The Emmys this year and the current TV landscape
By Jerrison Oracion, Senior Columnist
With another decade of TV about to end, we should all reflect on the things that have changed. In 2010, network TV and premium cable were dominant and streaming services were starting to emerge. Today, premium TV and streaming services are dominant—and the biggest shows right now air on those services. Shows are starting to obtain film quality because of their use of 4K cameras and “scope” widescreen presentation.
The Emmy Awards this year were interesting with no one hosting it this year (I thought that Homer Simpson was hosting it because it aired on Fox), and the winners were balanced. HBO swept up the awards again with the last season of Game of Thrones, Barry, Chernobyl, and unsurprisingly, Last Week Tonight is getting the big awards again. Netflix might sweep the awards up next year with the newest season of Stranger Things—which many people are saying is the best season of the show so far.
There were awards this year for Ozark, the miniseries about the Central Park 5 called When They See Us, and the interactive TV movie episode of Black Mirror, Black Mirror: Bandersnatch—which made history as the first interactive TV movie to get an Emmy award.
Amazon Prime Video swept the comedy category for The Marvelous Mrs. Maisel, Fleabag, and RuPaul’s Drag Race surprisingly finally winning the Best Reality Show award. If you like to watch these shows, you have to either subscribe to the channel or get the streaming service that airs the show to watch it—shows today are scattered all around the place. It’s like back in the day, during the rise of HBO, when you had to get the channel if you wanted to watch The Sopranos.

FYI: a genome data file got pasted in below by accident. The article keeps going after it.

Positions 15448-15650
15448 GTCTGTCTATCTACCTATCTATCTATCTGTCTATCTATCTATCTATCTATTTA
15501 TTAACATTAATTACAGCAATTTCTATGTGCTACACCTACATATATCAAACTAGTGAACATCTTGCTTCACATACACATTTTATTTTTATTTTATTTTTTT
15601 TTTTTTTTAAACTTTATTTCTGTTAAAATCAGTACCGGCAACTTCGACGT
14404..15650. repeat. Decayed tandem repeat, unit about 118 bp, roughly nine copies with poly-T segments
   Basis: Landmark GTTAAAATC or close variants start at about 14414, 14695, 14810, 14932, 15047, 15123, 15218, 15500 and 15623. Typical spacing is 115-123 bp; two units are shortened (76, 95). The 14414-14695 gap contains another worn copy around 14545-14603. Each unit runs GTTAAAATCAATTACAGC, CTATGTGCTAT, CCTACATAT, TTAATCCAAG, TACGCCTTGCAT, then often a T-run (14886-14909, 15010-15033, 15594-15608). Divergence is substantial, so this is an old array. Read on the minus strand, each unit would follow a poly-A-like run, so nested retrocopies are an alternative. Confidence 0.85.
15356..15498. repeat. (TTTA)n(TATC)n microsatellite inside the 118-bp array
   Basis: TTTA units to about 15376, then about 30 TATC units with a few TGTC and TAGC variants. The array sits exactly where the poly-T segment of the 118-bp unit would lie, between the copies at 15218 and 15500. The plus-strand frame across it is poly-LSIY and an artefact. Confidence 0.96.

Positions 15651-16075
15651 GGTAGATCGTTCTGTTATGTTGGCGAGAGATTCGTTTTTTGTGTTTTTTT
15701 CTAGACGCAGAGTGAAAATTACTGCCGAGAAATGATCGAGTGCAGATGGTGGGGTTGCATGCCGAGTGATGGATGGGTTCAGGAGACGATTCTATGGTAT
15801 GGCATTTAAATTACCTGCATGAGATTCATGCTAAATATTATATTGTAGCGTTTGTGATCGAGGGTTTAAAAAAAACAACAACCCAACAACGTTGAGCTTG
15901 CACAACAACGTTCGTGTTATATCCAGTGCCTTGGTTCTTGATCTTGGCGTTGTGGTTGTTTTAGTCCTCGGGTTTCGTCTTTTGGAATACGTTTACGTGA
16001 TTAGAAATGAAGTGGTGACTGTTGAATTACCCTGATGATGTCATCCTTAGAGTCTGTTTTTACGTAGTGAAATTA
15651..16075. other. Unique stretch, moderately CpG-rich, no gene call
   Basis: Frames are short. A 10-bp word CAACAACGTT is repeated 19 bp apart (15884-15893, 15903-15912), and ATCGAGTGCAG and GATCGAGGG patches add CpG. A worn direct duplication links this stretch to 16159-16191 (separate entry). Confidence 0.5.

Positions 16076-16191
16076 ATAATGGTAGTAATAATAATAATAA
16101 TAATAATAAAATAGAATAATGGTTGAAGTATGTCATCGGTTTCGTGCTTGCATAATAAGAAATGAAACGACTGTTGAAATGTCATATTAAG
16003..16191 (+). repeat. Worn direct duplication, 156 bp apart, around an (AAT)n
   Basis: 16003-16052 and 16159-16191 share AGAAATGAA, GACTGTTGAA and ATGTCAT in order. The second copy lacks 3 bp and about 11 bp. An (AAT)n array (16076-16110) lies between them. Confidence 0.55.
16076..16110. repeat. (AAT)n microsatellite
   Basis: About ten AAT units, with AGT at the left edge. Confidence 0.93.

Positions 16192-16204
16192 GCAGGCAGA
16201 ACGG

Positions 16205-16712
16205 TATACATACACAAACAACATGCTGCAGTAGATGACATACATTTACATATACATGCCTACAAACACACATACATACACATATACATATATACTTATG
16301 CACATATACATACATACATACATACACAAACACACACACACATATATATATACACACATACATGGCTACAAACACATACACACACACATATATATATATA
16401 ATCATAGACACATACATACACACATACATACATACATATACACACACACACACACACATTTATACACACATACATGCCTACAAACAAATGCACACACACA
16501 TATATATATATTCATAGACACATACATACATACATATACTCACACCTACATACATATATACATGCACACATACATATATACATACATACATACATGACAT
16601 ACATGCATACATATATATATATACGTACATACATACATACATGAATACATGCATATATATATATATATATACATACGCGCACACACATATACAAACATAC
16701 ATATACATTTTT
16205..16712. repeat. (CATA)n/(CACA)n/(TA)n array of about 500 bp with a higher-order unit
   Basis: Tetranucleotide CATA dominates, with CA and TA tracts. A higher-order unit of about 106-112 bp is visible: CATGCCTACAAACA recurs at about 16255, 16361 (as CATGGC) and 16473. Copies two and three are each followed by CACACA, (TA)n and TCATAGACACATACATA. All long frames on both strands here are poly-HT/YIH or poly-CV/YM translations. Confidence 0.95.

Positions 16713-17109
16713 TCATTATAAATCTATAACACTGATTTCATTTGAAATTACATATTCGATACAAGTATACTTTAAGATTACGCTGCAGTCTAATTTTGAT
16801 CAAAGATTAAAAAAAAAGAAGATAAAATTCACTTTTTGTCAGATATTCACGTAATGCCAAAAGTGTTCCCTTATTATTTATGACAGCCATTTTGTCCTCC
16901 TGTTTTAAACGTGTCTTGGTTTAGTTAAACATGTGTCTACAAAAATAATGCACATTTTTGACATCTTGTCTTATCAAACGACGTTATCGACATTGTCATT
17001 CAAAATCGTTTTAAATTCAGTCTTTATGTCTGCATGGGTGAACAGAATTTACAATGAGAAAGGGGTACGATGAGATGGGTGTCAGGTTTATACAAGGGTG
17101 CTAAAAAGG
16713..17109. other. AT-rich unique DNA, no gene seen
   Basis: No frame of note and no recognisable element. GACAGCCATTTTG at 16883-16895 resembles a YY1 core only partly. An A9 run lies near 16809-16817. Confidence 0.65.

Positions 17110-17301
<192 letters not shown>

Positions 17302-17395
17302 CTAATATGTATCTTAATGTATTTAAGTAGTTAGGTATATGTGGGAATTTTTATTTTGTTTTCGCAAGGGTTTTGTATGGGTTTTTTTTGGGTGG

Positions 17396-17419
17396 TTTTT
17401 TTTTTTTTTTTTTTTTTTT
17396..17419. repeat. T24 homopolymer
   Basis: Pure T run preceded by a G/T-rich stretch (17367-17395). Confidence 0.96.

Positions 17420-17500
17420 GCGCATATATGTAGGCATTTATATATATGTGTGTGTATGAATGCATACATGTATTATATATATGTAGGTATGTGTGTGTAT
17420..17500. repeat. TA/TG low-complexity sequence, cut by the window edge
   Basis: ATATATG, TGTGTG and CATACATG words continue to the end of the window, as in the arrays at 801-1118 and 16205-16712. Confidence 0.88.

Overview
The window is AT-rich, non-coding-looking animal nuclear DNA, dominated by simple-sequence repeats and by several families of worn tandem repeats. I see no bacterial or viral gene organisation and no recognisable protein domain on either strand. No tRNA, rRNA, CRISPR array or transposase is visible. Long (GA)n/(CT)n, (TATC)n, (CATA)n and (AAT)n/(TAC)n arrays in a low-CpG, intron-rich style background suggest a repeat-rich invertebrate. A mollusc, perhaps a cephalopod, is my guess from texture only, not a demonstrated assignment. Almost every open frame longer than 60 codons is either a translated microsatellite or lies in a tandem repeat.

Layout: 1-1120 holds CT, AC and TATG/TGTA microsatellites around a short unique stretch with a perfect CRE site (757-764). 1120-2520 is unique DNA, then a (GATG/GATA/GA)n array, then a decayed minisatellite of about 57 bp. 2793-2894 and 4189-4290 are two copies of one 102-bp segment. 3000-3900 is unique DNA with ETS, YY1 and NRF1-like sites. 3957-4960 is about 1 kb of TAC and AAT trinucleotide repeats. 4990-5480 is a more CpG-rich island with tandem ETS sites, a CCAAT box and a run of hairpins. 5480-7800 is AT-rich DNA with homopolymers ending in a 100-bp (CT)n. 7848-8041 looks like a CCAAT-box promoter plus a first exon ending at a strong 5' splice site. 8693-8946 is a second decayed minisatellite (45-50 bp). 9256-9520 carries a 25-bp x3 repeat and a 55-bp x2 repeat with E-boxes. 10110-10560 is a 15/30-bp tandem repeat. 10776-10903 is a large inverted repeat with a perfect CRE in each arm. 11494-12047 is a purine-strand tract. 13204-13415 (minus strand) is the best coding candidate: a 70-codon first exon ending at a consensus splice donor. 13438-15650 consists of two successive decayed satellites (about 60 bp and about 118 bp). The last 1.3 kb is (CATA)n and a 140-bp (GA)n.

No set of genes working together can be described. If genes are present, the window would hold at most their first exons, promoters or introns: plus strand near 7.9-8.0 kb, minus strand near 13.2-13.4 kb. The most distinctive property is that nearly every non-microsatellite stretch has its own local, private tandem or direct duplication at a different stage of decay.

With more streaming services being available in the next few months including Apple TV+, Disney+, and HBO Max, if you get every streaming service that is available today, it will cost the same as full cable, if not more. The Emmy commercials about streaming services looked epic—watching them was as exciting as watching the commercials in 1995 about the DVD being the future. Crave’s commercial about their streaming service having the most nominated shows this year is very convincing. I’d have to get Disney+ if I want to watch the shows that accompany The Avengers films.
After Netflix began offering original shows, the other entertainment companies made their own streaming services, causing Netflix to lose the rights to a big chunk of their content. If all of the popular content is removed from Netflix and they only have their original shows, it is pretty much just a TV channel. Out of all the shows that got awards this year, the only network show that got an award is Saturday Night Live. The (only) great things about network TV are the live shows, live sports, reality shows, and crime shows.
There is not a lot of hype for the dramas and comedies on network TV; many shows get cancelled each season. Although, Netflix has also cancelled many of their shows because of low ratings.
A new TV season has just begun and the amount of streaming services available offering new shows will determine the future of television.